A Smartphone a not so Smart Choice?
We began our Saturday at a Dutch oven cook-off, a good, old-fashioned way to enjoy a beautiful fall morning, especially if you enjoy that type of cooking as we do.
We ended the day, about as high tech as we could get, choosing new cell phones.
First, let me say that I hate the fact that we have to update all of our electronics every few years, especially when there may be nothing wrong with them. I think, like most things, it is a complete waste to have to purchase a new phone when the older one still works.
We purchased our first “car phone” (what they were called then), a big, bulky bag phone for about $400 in 1990. I drove a ways to work and we justified the expense knowing I could call Dale if there were an emergency.
For a long time, that’s the only phone we had and we had an inexpensive “emergency plan,” for $10 a month with huge per call fees if we did use it (which I recall doing only once, when my Baby Blazer’s axle broke on the highway).
Our German daughter thought having a phone in the car was the most ridiculous thing she had ever heard of. Of course, when we attended her wedding in 2007, like most people today, she was never without her cell phone.
While I finally upgraded, Dale kept that bag phone until they told us the technology to provide it service was no longer available. By then, he was working nights and I insisted he also get a phone, just in case.
Dale and I both had the same model phone that we purchased four years ago when we moved to Our Little House. We had to switch carriers because the old one would not work here and the chip in our old phones wouldn’t work with the new provider.
We chose a model of phone that did nothing but make and receive calls. No cameras. We could text, but it was a cumbersome process. Since Dale didn’t do it at all and I only do it when I cannot reach someone by calling back someone who has texted me, it really was unnecessary.
My, have things changed in four years.
Aesthetically, I really didn’t need a new phone. My old phone is in perfectly good shape, thanks to a great case I had. The only thing wrong with it was that it seemed the battery was beginning to act a little wonky. The people at the store told me I was lucky it lasted as long as it did, cell phone batteries typically don’t last but about two years, they said. When I asked if I could just purchase another battery, the kid looked at me like I had two heads. “No, they don’t make replacement batteries. People just normally upgrade to a new phone.”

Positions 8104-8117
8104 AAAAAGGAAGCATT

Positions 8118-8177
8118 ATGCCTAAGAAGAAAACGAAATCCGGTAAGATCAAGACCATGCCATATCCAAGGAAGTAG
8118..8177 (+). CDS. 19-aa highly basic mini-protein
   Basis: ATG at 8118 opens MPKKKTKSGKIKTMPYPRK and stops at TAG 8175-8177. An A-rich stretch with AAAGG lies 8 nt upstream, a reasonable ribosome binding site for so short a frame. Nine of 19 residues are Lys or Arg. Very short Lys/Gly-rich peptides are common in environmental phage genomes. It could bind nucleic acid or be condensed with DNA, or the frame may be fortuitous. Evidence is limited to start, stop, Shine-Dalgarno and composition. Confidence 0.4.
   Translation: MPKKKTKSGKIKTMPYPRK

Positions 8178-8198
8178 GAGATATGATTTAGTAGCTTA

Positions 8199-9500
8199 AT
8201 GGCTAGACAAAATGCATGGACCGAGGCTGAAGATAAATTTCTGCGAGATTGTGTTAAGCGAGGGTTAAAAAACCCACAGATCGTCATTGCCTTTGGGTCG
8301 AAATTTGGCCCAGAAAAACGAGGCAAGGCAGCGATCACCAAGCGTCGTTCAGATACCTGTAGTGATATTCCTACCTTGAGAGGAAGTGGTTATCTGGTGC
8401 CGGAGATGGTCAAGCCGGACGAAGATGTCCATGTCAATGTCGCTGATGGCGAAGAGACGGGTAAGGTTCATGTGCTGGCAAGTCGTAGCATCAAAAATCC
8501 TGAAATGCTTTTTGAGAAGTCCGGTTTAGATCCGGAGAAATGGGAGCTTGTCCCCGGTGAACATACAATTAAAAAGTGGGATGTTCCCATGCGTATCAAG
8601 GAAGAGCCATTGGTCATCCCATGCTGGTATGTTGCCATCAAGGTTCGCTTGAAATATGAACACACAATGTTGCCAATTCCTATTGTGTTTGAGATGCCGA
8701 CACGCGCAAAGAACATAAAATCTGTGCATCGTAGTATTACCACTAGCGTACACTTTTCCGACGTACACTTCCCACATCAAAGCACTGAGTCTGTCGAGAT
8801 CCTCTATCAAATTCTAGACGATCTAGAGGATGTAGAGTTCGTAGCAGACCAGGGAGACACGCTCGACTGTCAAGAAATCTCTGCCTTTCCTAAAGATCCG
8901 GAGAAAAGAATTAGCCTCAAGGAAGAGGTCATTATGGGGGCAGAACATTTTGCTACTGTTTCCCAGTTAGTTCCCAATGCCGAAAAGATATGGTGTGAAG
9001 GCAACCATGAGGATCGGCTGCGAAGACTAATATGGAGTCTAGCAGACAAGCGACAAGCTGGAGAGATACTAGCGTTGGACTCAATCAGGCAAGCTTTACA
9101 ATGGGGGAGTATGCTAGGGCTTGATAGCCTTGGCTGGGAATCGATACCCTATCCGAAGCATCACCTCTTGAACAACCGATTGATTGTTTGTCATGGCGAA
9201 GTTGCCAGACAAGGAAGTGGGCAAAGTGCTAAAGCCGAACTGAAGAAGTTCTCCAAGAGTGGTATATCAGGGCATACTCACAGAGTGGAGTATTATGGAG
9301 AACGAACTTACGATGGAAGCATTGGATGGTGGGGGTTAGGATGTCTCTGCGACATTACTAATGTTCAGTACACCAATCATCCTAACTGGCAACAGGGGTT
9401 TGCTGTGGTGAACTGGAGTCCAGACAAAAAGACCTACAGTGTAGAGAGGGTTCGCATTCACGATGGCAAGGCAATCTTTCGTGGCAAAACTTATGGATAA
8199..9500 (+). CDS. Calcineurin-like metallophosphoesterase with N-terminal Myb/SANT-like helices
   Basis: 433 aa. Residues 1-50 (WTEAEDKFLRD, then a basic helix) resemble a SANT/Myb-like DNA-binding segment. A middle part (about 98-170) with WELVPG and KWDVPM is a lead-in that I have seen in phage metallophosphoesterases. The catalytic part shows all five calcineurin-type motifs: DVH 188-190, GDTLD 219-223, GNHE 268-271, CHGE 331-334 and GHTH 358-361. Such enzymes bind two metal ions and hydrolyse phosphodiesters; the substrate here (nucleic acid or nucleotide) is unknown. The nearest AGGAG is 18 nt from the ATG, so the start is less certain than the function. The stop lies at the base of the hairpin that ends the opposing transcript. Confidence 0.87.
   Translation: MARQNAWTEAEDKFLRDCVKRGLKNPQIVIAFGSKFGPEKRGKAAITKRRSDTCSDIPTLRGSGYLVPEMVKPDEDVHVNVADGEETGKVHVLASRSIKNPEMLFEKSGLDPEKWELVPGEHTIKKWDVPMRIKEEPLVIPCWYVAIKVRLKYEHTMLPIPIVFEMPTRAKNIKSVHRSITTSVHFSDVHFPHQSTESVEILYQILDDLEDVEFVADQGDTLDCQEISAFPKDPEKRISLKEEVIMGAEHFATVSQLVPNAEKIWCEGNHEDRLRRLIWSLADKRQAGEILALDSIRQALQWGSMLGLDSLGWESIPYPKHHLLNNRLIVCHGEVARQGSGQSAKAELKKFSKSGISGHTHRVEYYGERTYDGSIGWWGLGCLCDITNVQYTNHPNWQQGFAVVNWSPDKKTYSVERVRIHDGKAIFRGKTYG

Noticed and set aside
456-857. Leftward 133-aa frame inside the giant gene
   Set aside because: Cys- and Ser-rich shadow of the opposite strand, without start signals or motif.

As well, people were asking me to text them for business. It seems I’m being dragged into that form of communication, whether I like it or not.
Dale’s phone is a different story. He doesn’t like carrying his in a case and the numbers are almost worn off from carrying it in his pocket. As you can imagine, given he has a pretty dirty job, the phone is filthy and a couple of weeks ago, I didn’t help it when I dropped the phone on the concrete floor of his shop and cracked the window.
Dale still doesn’t use the Internet, has no use for a camera, dislikes texting (why text someone when all you have to do is pick up the phone and call them?) and barely can remember who is on his speed dial.
He upgraded to a relatively low-tech phone (free!) albeit one with a camera and the ability to text if he ever takes it up.
I decided to go for broke and get the latest and greatest but cheapest Android, the Samsung Infuse 4G.
So far, I’ve loaded my address book to it and looked at a couple of things online. A friend of mine posted on my Facebook page that it would soon be running my life.
While I love the Internet, I’ve found recently that I would like more unconnected time, not less. Since our mountain got wi-fi this summer, I’ve already been known to spend too much time online at Our Little House when I’m supposed to be engaged with Dale and the dogs.
I have no desire to look like the masses I see in public, bent over my cell phone while walking down the sidewalk, sitting at dinner with my S.O. or friends or (heaven forbid) while driving.
Will my new phone help me live an even larger life, or actually end up running my life?
Maybe I should have stuck with the type of low-tech gadget Dale chose.
Thoughts on Smart Phones and being connected 24/7?